Are Electric Vehicles as Good for the Environment as Advertized?
With so many people claiming that electric vehicles are in fact bad for the environment, we take a look at the data.
We’ve all seen it in the comments sections of social media posts. There are always a few people adamant that electric vehicles pollute more than internal combustion engine vehicles.
At best, they claim the electric vehicle (EV) industry is scoring an own goal by creating a technology that, throughout a vehicle’s lifetime, pollutes more than internal combustion engine (ICE) vehicles. At worst, they say it’s all part of a conspiracy aimed at filling the pockets of clean energy providers.
Whether you are a proponent of electric vehicles or not, one issue is widely accepted: EVs release a lot of CO2 during the manufacturing process. This is due largely to the production of lithium-ion batteries.
A new IVL report, released this month, says, “according to new calculations, the production of lithium-ion batteries on average emits somewhere between 61-106 kilos of carbon dioxide equivalents per kilowatt-hour battery capacity produced.”
However, this figure keeps improving. The figure above, for example, is an improvement on the same organization’s study in 2017 that said, “an electric car with a 100kWh battery [emits] 15-20 tons of carbon dioxide even before the vehicle ignition is turned on,” with emissions of 150 to 200 kilograms of carbon dioxide for each kilowatt-hour storage capacity in a car battery.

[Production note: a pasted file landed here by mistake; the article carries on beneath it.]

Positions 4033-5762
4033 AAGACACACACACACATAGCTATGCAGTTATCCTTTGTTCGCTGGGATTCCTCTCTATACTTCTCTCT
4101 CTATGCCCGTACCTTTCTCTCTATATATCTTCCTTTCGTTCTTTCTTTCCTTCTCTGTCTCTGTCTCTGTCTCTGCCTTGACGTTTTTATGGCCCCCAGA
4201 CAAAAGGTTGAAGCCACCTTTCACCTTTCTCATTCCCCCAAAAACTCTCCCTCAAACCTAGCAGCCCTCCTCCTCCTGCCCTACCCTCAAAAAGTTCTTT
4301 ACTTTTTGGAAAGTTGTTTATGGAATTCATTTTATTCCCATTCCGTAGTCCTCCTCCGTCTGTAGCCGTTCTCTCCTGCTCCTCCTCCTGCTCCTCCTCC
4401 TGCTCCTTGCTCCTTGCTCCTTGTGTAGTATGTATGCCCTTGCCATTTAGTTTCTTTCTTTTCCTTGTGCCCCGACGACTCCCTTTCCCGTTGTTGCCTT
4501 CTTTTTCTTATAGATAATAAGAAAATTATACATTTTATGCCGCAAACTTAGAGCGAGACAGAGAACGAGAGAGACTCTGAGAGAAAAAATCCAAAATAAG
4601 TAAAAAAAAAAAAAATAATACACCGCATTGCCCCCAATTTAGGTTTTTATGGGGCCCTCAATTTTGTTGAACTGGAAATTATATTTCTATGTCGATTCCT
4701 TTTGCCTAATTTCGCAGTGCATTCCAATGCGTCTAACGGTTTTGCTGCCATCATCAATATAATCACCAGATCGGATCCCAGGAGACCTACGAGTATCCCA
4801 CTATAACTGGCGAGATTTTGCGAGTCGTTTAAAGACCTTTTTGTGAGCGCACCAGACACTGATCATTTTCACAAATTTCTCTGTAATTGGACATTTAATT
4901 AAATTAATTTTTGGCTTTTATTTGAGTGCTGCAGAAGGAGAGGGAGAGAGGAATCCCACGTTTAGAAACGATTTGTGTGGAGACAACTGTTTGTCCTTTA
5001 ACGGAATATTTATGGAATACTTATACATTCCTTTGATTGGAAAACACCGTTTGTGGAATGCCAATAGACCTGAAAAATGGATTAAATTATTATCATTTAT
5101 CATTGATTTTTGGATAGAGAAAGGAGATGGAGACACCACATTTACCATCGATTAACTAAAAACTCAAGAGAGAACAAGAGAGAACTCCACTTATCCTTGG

What’s more, as a 2018 International Council on Clean Transportation (ICTT) report points out, the country in which batteries are manufactured as well as the materials used has a great impact on the level of emissions produced. This means there’s a better way to manufacture EV batteries and it’s down to countries to implement it.
A study that compares the emissions of EV and ICE production in China further emphasizes the role of infrastructure in reducing emissions in EV manufacturing. The study claims that Chinese EV battery manufacturers could cut their emissions by 66% if they employ American or European manufacturing techniques.
Tellingly, even the 2017 IVL study on battery emissions, which emphasized the large CO2 emissions of production, didn’t call for EVs do be disowned and ICE vehicles to come back to the fore.
Instead, the scientists behind the study said the focus going forward must be on optimizing battery production. They called on governments to implement regulations that enforce efficient production.
Ultimately, improvements in manufacturing efficiency and improvements in battery recycling will greatly reduce the emissions problem of EV batteries.
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